Funds for Glasgow project to curb impact of welfare reform


A project to help Glaswegians develop the skills to claim benefits and find jobs online is to receive £170,000 support from the Scottish Government, Deputy First Minister Nicola Sturgeon has announced.

The Glasgow City Council project aims to reduce the impact of the UK Government’s welfare reforms, including the introduction of Universal Credit, which expects most applicants to make claims online. The scheme will provide IT training and support to help claimants access digital services independently, using the existing network of Glasgow Life Libraries.

Ofcom data shows that broadband uptake – one measure of digital engagement – is only 53 per cent in the Glasgow region, lower than the Scottish average of 61 per cent. This discrepancy suggests many benefit claimants in the city could be disadvantaged by the UK Government’s rapid move to online services.

The Scottish Government is providing £170,000 of support towards the £300,000 project, which will operate over the next two years (2013/14 and 2014/15).

The investment is part of the Scottish Governments on-going work to minimise the impact of the welfare reforms being imposed on Scotland by the UK Government, and to support people in Scotland through the transition to the new system.

Speaking ahead of today’s  debate in Parliament on welfare reform, Deputy First Minister Nicola Sturgeon said:

“Westminster is imposing drastic welfare cuts on Scotland, which will affect the most vulnerable groups in our society, including people with disabilities, families on low incomes, and those seeking work.

“The Scottish Government has consistently made that case to UK Government Ministers that we are opposed to these cuts and changes to the rules, and that we will not turn our back on vulnerable people affected by them. That is why we are investing in schemes, such as the Glasgow Libraries project, to help mitigate the worst impact wherever possible.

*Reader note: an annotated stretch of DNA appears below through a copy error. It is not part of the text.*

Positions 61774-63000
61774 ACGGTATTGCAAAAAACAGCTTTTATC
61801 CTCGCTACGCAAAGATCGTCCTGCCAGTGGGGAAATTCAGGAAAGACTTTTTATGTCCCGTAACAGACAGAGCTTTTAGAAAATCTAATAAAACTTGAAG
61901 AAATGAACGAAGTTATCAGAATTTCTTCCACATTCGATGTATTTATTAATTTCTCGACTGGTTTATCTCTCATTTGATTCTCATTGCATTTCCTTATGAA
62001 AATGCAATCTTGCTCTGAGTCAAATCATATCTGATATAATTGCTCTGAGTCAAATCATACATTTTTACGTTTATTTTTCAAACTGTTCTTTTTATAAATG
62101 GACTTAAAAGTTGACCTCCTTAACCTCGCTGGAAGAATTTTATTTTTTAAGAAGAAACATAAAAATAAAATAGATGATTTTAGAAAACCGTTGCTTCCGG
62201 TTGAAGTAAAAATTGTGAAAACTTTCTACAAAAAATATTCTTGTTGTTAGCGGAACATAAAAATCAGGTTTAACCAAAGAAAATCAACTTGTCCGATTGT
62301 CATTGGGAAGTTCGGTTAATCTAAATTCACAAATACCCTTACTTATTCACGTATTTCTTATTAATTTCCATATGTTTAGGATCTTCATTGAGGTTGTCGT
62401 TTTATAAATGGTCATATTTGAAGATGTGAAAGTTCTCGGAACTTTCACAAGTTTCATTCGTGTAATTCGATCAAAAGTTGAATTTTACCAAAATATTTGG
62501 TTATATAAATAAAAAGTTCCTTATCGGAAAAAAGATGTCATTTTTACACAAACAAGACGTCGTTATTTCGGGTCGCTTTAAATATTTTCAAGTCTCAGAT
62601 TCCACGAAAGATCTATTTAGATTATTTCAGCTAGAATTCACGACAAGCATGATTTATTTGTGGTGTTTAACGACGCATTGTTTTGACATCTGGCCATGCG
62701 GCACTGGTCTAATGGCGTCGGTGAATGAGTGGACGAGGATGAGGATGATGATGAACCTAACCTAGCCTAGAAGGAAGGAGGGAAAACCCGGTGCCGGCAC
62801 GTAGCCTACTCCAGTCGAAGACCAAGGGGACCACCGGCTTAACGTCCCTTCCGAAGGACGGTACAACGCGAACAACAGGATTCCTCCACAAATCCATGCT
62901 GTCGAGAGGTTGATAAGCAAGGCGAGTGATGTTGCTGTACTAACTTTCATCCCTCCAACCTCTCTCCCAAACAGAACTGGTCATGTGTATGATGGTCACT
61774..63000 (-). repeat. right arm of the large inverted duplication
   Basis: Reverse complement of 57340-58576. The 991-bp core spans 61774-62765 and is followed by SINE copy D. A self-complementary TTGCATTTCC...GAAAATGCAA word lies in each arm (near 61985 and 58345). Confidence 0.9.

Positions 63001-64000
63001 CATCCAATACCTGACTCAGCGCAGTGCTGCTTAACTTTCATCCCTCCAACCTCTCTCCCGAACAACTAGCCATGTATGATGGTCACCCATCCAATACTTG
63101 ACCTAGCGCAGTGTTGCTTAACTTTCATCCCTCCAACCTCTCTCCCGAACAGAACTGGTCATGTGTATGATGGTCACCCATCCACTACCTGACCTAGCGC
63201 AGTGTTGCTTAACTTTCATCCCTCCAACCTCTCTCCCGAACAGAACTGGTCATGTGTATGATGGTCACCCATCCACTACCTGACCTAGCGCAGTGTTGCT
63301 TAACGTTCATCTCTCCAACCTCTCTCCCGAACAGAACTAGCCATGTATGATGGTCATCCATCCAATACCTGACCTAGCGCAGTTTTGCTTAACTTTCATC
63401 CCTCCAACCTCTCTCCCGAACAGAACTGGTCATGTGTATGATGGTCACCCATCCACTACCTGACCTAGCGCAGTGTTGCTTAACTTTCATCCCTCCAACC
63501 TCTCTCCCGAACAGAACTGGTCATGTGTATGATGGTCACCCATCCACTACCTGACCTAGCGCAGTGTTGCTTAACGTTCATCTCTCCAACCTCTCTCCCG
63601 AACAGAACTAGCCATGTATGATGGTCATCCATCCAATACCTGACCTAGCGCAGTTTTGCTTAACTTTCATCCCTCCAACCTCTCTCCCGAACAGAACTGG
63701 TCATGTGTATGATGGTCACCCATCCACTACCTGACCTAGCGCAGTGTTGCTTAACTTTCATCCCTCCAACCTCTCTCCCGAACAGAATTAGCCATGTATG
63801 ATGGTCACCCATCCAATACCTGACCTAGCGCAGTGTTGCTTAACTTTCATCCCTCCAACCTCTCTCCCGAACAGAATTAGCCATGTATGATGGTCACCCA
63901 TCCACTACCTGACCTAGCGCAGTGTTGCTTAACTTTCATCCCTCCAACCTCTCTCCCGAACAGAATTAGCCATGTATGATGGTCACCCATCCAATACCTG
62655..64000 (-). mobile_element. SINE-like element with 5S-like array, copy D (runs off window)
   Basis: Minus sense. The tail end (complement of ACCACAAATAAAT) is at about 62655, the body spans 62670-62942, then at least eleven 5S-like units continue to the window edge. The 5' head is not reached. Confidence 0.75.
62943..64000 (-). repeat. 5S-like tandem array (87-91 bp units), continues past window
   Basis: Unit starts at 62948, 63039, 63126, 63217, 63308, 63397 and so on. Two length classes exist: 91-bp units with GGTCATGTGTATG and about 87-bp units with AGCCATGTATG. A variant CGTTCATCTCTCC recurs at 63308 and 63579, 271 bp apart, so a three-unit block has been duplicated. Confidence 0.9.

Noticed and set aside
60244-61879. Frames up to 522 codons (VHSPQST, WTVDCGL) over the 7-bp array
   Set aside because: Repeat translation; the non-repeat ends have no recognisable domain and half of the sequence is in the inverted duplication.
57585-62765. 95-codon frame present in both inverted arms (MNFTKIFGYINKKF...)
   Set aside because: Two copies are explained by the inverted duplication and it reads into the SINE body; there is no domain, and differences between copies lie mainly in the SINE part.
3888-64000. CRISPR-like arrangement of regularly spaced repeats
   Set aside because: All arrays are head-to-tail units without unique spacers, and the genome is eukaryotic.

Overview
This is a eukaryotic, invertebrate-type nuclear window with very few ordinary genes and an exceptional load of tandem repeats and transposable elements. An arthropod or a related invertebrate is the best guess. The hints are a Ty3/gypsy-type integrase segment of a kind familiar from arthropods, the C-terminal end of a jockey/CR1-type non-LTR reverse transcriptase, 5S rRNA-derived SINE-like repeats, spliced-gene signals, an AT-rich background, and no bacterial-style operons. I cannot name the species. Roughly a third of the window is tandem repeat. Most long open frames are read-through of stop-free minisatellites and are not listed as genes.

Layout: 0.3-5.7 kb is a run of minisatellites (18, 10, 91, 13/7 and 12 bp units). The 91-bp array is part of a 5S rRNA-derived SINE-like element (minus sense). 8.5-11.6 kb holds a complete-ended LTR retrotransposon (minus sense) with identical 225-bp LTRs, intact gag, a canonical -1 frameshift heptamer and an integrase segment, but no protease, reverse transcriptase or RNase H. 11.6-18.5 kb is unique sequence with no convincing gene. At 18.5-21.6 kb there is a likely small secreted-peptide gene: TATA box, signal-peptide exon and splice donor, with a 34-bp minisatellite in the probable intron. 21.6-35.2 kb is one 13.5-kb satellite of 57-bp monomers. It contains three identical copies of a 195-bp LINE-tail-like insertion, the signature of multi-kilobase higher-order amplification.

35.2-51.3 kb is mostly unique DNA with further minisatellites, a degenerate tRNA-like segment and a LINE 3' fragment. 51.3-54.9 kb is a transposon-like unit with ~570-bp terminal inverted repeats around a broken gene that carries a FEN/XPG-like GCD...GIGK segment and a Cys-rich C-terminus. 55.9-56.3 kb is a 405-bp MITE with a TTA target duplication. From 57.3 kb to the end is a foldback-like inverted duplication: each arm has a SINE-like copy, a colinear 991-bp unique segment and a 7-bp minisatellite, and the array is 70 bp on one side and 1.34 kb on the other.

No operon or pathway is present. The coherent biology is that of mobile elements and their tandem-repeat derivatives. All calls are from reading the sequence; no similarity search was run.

“We believe that digital access to public services is vital for the twenty-first century.  However, the introduction of Universal Credit will be a wholesale change in experience for benefit claimants, many of whom may not have the skills or confidence to get online.  This could be a particular issue in areas in and around Glasgow, where digital engagement is low, and which means some of the most vulnerable people in our society may have problems accessing and applying for benefits.

“Local support will be vital to bridging this gap, which is why the Scottish Government is working with Glasgow City Council to deliver this two-year project to offer free IT training to empower claimants to get online and manage their benefit claim independently, and to become more job ready.

“This Government has undertaken a range of actions to mitigate the potentially devastating impact of UK Government welfare reform measures.  Under the current constitutional settlement, this Government can only do so much – only through independence would we have the powers needed to create a welfare system that reflects our values and beliefs and ensures fair and decent support for all in Scotland.”

Councillor Matt Kerr, Executive Member for Social Care at Glasgow City Council, said:

“The changes in the welfare reform agenda will wreak devastation for some of the most vulnerable people across the city.

“This strategy is just one project the council is delivering to help them. We’re already spending more than £4 million a year on financial inclusion projects.

“The council is investing a further £130,000, funded by Macmillan Cancer Support, on this specific project and this additional money from the Scottish Government will assist in our efforts to ensure everyone is empowered to claim the support to which they are entitled.”